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Stormwater Management

No Dumping

Does this fish look familiar? He should. His image appears on storm drains in your neighborhood. He wants you to know that your creeks and rivers ~his home~ are being contaminated by pollution from our streets, sidewalks, parks, and yards. Rain and melting snow collects pollutants from these surfaces and washes them into storm drains. Many storm drains empty directly into our local waterways.

You can help protect his home & your drinking water supply by doing the following:

  • Service your car regularly to prevent oils and other fluids from leaking onto the pavement so they don’t wash into the storm drains. Recycle motor oil and antifreeze at local service stations.
  • Choose water-based paints and wash brushes in your sink with water. Reuse and recycle paint thinner, which is a hazardous material. Do not pour it down your drain or into a storm drain.
  • Bag or compost leaves and other yard waste. Don’t allow leaves to collect in the street. Besides being a driving hazard, wet leaves clog storm drains causing local street flooding.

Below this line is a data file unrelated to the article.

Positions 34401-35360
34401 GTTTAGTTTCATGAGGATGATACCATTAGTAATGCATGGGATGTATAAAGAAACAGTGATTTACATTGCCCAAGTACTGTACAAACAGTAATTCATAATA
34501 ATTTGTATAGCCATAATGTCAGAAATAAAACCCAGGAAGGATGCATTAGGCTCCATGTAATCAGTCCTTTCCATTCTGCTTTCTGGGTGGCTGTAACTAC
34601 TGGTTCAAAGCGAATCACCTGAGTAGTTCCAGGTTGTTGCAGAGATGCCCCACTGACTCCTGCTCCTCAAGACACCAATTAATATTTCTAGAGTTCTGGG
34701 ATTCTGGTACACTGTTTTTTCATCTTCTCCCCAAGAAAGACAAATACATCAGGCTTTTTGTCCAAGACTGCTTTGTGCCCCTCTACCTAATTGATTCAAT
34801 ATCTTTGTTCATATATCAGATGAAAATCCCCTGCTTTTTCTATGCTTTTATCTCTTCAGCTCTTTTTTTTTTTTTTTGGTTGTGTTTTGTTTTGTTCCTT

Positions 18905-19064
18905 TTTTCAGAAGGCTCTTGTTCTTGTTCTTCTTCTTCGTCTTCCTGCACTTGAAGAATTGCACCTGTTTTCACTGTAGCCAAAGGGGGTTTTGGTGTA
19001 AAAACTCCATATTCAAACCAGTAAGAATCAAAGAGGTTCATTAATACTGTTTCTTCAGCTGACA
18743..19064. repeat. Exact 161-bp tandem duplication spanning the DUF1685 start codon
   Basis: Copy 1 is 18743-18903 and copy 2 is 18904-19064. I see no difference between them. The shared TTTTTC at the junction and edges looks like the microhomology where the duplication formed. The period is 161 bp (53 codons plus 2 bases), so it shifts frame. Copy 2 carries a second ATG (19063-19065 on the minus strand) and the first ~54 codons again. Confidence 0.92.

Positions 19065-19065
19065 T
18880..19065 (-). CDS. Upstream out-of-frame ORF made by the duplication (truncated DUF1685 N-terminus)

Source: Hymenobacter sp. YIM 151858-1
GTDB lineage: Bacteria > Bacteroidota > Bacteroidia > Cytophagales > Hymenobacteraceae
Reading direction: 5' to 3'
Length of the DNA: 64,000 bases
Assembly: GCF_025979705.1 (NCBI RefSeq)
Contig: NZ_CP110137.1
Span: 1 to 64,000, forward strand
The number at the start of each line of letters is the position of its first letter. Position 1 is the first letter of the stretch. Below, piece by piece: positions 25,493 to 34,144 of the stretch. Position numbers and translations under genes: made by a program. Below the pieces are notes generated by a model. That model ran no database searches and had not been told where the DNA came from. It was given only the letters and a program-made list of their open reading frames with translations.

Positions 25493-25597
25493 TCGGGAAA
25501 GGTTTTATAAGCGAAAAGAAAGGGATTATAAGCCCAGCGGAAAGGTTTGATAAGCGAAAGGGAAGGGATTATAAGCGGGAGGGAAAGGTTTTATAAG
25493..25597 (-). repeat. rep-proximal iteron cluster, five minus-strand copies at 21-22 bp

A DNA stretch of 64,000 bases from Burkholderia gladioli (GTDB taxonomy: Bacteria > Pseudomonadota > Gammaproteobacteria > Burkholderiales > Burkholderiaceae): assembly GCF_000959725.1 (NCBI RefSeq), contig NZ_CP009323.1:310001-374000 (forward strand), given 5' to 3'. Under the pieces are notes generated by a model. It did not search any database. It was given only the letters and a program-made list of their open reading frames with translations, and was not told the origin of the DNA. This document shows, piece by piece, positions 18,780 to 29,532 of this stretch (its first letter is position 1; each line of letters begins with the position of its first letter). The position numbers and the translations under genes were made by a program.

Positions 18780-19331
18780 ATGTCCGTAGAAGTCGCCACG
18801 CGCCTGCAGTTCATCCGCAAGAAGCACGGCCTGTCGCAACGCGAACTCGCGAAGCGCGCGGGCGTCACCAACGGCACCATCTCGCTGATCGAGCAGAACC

• Minimize the use of toxic substances such as mothballs, drain and oven cleaners, insect sprays & many other products. Substitute with products that use natural ingredients whenever possible.
  • Put dog wastes in a trash can or toilet, not in the street or down a storm drain. Dog waste introduces disease-causing bacteria into our water supply.
  • Keep litter off the street. Put trash in trash cans and clean up litter so it doesn’t wash into storm drains and end up in our streams and rivers.

These simple actions can help improve the quality of our streams, creeks, and rivers, benefiting both human and animal life. So please do your part in keeping our waterways healthy and safe.
And remember…

Dumping anything down a storm drain is illegal and violators may be fined!